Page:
After over three weeks of waiting for internet service to be installed in our new home, my laptop went on the blink and spent a week in the repair shop. In other words, I’m behind in updates about what’s happening in Guatemala. The past several weeks have carried me from one side of Guatemala to the next for meetings and preaching opportunities. The highlight was the last week of October, when I served as guest preacher at the plenary of the Presbiterio de Occidente, one of the country’s oldest and largest presbyteries. With 49 churches stretching across four departments in western Guatemala, it has a long-standing partnership with the PCUSA’s Minnesota Valley Presbytery. They were very friendly people and kind hosts.
My assignment was to deliver four sermons about church administration, which isn’t a subject for which I’ve felt a strong passion. Nonetheless, I assembled some thoughts based on the Bible and my pastoral experiences across the years. Here’s some of what I shared on the first night:
Mission and administration need each other, just like wine needs a wineskin and the heart needs a ribcage. Mission has a tendency towards change and advancement, whereas administration has a tendency towards order and preservation. The nature of mission is movement; for administration it’s management.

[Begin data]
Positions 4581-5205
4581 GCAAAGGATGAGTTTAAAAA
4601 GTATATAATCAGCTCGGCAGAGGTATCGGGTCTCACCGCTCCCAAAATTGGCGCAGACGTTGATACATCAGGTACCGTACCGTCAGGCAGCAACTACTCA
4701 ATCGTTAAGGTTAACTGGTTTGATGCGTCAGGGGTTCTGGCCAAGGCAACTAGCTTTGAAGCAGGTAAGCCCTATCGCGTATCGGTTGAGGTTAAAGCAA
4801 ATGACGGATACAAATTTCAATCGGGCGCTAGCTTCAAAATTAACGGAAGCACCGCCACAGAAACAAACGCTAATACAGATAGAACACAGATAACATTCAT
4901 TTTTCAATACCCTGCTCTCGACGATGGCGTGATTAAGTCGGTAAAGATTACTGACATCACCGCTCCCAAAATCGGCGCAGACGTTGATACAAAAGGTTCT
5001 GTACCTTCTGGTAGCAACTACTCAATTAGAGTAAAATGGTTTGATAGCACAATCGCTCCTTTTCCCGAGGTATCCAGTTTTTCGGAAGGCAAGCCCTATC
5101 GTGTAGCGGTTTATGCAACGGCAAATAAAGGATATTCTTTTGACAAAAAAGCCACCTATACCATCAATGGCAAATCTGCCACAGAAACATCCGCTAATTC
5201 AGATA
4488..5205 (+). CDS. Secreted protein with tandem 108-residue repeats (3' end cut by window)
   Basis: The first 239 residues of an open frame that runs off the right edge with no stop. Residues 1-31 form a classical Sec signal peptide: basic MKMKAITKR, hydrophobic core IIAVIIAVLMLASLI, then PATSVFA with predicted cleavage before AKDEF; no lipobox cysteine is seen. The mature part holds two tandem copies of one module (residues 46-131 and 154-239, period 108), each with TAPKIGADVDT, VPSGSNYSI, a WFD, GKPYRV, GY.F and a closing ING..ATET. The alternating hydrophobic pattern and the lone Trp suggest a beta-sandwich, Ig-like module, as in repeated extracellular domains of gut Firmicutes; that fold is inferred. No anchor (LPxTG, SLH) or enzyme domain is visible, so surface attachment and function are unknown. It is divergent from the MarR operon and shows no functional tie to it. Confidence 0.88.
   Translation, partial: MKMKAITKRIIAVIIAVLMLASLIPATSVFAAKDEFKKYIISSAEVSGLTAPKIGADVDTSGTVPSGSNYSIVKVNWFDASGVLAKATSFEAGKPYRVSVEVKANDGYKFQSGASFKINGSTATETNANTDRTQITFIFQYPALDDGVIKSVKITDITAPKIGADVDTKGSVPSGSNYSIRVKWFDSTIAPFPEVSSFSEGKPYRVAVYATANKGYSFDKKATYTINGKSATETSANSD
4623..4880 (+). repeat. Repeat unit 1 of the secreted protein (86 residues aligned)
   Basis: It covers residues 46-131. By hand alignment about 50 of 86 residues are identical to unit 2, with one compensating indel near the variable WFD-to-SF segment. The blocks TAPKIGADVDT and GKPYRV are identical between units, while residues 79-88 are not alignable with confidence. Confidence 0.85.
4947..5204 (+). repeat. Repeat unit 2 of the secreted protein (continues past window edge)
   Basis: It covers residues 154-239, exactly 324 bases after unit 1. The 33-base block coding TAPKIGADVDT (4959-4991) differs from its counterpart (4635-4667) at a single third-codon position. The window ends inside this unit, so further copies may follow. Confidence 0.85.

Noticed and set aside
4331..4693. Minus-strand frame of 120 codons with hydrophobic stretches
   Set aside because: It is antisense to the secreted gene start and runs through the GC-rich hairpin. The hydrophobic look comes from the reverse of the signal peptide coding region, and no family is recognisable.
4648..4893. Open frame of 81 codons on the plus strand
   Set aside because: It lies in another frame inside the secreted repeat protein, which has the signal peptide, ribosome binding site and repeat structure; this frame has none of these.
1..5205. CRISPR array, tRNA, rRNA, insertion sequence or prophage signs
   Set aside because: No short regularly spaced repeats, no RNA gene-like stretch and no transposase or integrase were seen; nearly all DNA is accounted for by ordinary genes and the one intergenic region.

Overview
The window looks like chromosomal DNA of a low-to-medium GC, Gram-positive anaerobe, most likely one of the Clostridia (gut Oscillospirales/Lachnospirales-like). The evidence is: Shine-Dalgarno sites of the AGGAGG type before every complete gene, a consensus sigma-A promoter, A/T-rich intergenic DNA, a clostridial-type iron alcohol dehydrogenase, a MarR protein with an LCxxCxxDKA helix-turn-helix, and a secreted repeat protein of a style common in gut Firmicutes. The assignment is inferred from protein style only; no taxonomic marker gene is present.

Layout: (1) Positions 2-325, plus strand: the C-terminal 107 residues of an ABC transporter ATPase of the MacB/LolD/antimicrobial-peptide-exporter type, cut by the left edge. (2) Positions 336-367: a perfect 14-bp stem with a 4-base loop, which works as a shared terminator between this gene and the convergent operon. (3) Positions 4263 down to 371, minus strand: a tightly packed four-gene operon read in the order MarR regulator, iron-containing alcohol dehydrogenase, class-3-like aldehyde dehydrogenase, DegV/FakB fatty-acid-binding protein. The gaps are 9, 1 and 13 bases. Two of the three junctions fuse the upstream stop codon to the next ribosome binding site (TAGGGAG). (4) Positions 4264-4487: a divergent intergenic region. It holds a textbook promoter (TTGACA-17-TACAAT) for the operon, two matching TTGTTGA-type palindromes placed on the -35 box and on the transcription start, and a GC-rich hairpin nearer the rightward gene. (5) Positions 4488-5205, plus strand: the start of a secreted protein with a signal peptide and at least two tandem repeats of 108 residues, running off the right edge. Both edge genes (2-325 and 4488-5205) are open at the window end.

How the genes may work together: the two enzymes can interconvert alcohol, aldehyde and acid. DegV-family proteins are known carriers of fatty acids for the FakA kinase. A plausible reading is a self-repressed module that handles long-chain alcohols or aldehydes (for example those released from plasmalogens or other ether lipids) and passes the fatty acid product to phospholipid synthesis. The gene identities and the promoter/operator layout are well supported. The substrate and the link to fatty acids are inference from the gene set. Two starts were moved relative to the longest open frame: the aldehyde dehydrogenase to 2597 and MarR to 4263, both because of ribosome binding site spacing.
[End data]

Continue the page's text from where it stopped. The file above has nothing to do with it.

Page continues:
Adminisration literally means to be geared towards (ad) serving a cause larger than oneself (minister). It could be said that God’s creation was an act of both mission and, in a way, administration. God’s Spirit hovered over the chaos and emptiness, and then began to serve in the fulfillment of the divine cause. God started to create order, arranging lights, organizing spaces, and implementing a system of time. Then God gave structure to the heavens and the earth, distributing materials for sowing the land and providing food for the animals. At each step God upheld his plan, and then submitted an official report—“it was good.”
Our divine calling as human beings involves both mission and administration. This has been so ever since the creation, when God blessed the first humans with the mission to “be fruitful, multiply, and fill the earth” as well as the administrative task to “subdue and have dominion over it.” (Genesis 1:28) Then in Genesis 2:15, we find God putting human in the Garden of Eden to “till it” (mission) and to “keep it” (administration). In short, God placed us on the earth to serve by overseeing and expanding upon God’s plans for the earth.
All of us are created with natural gifts and abilities that we bring together to fulfill God’s purposes. As church pastors and elders, an important part of our administration is to help people identify and develop their gifts and abilities to that they can be useful instruments of grace in God’s mission. When someone is bored or discouraged in church, it might be that they haven’t found a meaningful way to use their gifts and abilities.